BM: I want a hit! [laughs] Because he’s a genius director. He’s a brilliant comedian. And this is a comedy. And I had been barking up the wrong tree, looking for a documentary director.
PF: Really? You were looking for a documentary director?
BM: Yes. I looked at millions of documentaries and documentaries are very dark, and they attract a very dark type of director. You know, if you look at the subject matter, it’s all Holocaust and rape, and—you know, really very dark subjects. So none of them seemed like they would be the kind of person who could make the kind of movie I was envisioning. But when Larry came in and we started to talk about it, I knew within five minutes he was the right guy.
PF: Now, Bill, I saw you in an old Murder, She Wrote.
BM: I did two episodes of it. There was one I did with Roddy McDowall, and there was stuff about witches, and then I did another one with Faith Ford.
PF: Were they thinking about spinning you off?
BM: Exactly. There was an episode—there was a season where—it was probably about the 10th year of the series, and Angela Lansbury had been doing it a long time, and it was a big hit show, and she could write her own ticket. And the deal was 22 episodes, but she was only in 13 of them and the other nine, she’d simply introduce. Like, “Oh, here’s a story I remember.” Then they got a clown like me to take it away for the next hour. So that was the episode with Faith Ford, yeah.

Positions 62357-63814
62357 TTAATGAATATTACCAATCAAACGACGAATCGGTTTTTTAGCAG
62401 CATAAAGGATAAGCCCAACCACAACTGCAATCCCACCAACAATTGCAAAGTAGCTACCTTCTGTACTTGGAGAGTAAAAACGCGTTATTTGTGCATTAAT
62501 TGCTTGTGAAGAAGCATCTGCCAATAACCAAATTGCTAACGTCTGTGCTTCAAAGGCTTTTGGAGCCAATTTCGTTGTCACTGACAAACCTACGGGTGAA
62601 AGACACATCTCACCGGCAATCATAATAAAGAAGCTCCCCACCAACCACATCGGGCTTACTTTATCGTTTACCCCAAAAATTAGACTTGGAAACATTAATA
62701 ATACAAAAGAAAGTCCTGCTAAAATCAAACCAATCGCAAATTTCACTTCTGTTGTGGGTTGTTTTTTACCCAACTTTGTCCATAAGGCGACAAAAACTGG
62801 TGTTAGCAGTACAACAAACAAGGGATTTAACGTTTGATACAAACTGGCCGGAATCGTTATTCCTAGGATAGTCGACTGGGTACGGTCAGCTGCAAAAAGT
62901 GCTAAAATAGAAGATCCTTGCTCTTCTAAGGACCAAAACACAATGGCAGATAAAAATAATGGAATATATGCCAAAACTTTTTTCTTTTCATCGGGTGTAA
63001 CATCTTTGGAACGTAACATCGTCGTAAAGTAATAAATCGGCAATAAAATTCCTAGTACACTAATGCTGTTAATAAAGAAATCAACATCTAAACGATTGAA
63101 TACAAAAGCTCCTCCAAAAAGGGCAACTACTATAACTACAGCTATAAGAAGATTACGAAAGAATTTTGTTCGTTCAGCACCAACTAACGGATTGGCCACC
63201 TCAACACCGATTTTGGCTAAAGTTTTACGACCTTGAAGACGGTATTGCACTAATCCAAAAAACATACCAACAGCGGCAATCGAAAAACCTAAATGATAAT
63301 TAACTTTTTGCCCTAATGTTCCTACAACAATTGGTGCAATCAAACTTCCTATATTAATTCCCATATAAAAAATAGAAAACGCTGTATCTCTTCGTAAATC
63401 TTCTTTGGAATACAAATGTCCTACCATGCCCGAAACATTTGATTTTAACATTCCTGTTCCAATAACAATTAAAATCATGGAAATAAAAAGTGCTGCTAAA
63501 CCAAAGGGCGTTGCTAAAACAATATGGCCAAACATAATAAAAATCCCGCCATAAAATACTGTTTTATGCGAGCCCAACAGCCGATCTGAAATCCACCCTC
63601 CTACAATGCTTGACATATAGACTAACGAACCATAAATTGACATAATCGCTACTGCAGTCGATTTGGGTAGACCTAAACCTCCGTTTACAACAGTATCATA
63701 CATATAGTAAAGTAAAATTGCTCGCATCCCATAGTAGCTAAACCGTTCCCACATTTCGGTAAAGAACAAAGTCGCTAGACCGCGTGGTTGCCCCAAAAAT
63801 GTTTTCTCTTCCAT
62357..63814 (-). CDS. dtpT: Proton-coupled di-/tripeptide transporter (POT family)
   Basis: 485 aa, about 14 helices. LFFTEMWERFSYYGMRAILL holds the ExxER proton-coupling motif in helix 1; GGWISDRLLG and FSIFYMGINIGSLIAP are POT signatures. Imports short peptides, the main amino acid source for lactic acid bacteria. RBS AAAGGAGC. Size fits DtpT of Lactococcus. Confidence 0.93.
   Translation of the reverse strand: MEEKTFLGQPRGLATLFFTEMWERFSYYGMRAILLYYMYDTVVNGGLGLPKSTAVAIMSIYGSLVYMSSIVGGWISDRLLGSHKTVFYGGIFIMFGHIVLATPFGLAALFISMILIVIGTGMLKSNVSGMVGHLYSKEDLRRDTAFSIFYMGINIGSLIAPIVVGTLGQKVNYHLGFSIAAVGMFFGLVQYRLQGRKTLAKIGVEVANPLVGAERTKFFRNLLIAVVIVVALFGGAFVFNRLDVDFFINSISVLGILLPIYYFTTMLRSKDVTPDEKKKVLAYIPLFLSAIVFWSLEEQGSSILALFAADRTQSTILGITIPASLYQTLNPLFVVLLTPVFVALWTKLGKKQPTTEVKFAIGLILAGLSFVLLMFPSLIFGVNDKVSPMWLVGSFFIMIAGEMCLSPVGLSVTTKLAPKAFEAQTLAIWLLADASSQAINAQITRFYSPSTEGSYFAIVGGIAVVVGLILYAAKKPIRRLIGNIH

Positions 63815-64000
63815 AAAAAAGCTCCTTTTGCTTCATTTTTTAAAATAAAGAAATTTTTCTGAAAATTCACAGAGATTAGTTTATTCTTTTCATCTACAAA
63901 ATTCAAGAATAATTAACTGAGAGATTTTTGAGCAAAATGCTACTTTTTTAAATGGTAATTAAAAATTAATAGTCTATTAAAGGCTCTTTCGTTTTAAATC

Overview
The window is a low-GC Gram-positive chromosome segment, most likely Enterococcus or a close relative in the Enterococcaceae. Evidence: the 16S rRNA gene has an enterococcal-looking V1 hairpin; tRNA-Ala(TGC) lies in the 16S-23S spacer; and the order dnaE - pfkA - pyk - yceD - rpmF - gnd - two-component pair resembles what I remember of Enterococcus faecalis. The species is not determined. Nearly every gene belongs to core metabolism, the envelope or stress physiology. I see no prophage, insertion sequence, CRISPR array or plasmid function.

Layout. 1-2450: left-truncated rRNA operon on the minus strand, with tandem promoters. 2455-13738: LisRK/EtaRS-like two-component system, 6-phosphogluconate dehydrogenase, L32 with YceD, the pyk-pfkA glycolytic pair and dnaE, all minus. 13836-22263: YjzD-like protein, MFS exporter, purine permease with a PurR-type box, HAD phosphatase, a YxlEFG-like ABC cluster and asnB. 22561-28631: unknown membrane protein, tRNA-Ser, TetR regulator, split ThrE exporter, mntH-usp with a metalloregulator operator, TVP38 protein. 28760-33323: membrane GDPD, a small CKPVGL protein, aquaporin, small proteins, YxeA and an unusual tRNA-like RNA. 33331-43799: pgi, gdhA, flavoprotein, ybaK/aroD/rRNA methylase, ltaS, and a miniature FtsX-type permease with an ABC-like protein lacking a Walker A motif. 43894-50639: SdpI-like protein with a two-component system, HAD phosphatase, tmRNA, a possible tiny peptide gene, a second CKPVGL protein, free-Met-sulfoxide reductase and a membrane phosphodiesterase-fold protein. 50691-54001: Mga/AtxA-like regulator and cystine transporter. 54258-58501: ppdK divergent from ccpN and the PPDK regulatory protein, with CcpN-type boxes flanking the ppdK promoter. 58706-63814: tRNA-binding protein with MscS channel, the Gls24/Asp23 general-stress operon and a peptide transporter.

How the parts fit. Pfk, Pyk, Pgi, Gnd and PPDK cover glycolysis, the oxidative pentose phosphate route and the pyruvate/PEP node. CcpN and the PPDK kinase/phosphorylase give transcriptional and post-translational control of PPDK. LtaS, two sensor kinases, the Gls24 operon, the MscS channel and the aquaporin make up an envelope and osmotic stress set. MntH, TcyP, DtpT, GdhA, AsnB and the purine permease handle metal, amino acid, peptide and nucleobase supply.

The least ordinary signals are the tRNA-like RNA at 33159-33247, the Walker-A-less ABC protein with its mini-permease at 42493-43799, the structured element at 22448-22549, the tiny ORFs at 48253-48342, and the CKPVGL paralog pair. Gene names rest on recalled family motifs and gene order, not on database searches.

PF: And what I’m leading up to, of course—I mean, where was the segue for you in going from being a young actor to being a—I mean, you’re sort of a political satirist, really, so was it your failure as an actor that led to this different path?
BM: Yeah. It’s true. You know, I am fortunate that things worked out the way they didn’t, because when you’re young and you start out, you’re not really sure what you want to do. I knew I wanted to be a comedian when I was ten years old. That much I knew. Once I became a comedian—and, of course, we’re talking about someone who was making a few hundred dollars a week, and just struggling—but, okay, I’m a comedian. I’m in New York, I’m in my early 20s. It was the early ’80s. The template we all had in mind was, “Okay. You go out to California, you start to do The Tonight Show. You get a sitcom.” That was it. That’s what we all wanted to do. Jerry Seinfeld was on Benson for seven episodes. And sure enough, that’s exactly what happened to me. I went out to L.A. in 1983. In 1985, I got on a big network sitcom called Sara, with Geena Davis.